“Innovating on established brands that are already trusted by consumers can be a powerful strategy,” said Rob Wengel, Senior Vice President, Nielsen Innovation Analytics. “Companies spend millions of dollars on new product innovation, yet two out of every three new products will not be on the market within three years. Marketers and retailers can deliver successful new products by ensuring they uncover unmet consumer needs, communicate with clarity, deliver distinct product innovations, and execute an optimal marketing strategy.”
Half (50%) of global respondents say they are generally willing to consider a new product purchase, with respondents in North America and the Middle East/Africa (57%) most enthusiastic about making a switch. Nielsen’s survey shows that value and proof-of-concept make a difference: more than two-thirds (64%) of respondents say they would consider value or store-brand options, and two-thirds (60%) will wait until a new innovation has proven itself before making a purchase.
“Consumers are enthusiastic about adopting new product innovations but somewhat apprehensive about embracing new brands,” said Wengel. “In order for consumers to adopt new brands, marketers need to launch very strong awareness and trial-building campaigns, supported by a positive product experience. Generating positive word-of-mouth endorsements are important, because negative experiences can significantly diminish the likelihood of new product success.”
While there is no one-size-fits-all approach to developing a compelling new item, brand familiarity is clearly one of several key characteristics that resonate strongly with consumers so that products are easily recognizable on the shelf.
- Popup rides: Glamour has teamed up with YSL and Lancome to offer free taxi-shops for Fashion Week. Just download the app and swipe your mobile phone to snag your very own beauty cab.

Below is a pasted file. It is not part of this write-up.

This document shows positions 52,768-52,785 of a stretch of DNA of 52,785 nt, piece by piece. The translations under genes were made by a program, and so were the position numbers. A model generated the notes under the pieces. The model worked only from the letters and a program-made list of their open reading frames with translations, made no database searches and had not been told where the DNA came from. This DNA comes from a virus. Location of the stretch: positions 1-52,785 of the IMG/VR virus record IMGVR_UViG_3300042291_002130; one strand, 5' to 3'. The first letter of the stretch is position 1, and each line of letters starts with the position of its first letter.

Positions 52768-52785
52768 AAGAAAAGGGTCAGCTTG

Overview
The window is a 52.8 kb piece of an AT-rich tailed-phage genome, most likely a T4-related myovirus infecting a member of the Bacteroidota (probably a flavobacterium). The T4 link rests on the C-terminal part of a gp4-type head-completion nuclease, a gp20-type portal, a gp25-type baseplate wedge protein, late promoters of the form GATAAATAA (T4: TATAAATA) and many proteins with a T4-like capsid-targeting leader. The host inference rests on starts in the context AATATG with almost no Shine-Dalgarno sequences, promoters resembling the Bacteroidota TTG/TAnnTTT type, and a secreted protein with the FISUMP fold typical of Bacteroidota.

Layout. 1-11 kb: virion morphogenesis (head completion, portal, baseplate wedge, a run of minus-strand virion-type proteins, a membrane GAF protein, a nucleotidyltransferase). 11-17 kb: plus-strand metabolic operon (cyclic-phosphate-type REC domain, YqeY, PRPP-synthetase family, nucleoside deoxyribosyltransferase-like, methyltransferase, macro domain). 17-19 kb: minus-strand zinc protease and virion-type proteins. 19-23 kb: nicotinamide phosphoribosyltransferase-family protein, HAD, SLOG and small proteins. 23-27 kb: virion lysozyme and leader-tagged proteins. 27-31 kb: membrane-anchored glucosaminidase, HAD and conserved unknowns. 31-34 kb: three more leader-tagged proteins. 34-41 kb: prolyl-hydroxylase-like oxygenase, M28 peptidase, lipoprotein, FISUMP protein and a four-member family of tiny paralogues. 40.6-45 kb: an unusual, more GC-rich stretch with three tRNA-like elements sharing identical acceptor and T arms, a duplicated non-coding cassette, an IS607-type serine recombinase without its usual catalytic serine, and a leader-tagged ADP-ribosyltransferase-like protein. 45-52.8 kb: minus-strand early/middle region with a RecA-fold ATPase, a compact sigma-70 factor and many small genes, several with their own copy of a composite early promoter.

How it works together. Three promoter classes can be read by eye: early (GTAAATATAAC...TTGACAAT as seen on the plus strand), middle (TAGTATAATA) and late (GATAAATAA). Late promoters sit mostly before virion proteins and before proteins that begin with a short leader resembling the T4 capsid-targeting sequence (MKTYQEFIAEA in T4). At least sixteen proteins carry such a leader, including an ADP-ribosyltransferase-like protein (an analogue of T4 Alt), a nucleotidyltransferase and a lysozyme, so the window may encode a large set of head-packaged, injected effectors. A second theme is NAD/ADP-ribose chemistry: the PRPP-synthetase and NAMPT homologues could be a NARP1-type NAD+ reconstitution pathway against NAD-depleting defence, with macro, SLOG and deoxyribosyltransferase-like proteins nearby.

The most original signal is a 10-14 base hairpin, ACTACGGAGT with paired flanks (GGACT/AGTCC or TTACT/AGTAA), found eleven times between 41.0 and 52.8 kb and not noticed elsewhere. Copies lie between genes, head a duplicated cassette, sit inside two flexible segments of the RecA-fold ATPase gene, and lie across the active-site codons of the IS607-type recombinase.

- Don't forget men$wear: Ace Hotel teams up with Martin Greenfield Clothiers for a two-day bespoke pop-up tailor service.
- Charming presentation: Lauren Moffatt sent her models back to school for Fall.
- Product launch: Miu Miu has created a limited-edition bag collection to fete Fashion Week.
Indian women may wear Western dress during the day but for weddings and other formal occasions they often prefer to wear six-yard (five and a half metre) saris, reflecting the strong pull of tradition. "This is part of our effort to connect to India's culture and to the tradition of elegance of Indian women," Bertrand Michaud, president of Hermès India, told AFP. "It is not a marketing tool, we won't make a fortune with them," he said.
There are a total of 28 saris to the offering, with one line priced at 300,000 rupees ($6,120) and a second priced at 400,000 rupees ($8,158). The sarees are designed by Sunita Kumar, wife of former Indian tennis player Naresh Kumar along with Hermes' in-house designers. Each sari is created in Paris and made of a variety of fabrics, from cashmere to twill silk.
The company's sari launch comes after Hermès recently sought to bolster its presence in India by opening a flagship store, one of its biggest in Asia, in Mumbai. It already has two outlets in New Delhi and the western city of Pune. Most global luxury brands in India are tucked away in five-star hotels or malls but Hermès chose to open its Mumbai store in a renovated colonial era street-level building.
"We want to be part of Indian life," Michaud said.
The signature artwork (seen above), by AVAF Creative Director Dennis Freedman, will be featured on holiday shopping bags and packaging.
We think this campaign, which brings together several creative talents, is a much needed improvement over last seasons drab "Have a Foodie Holiday" boondoggle in association with the Food Network.
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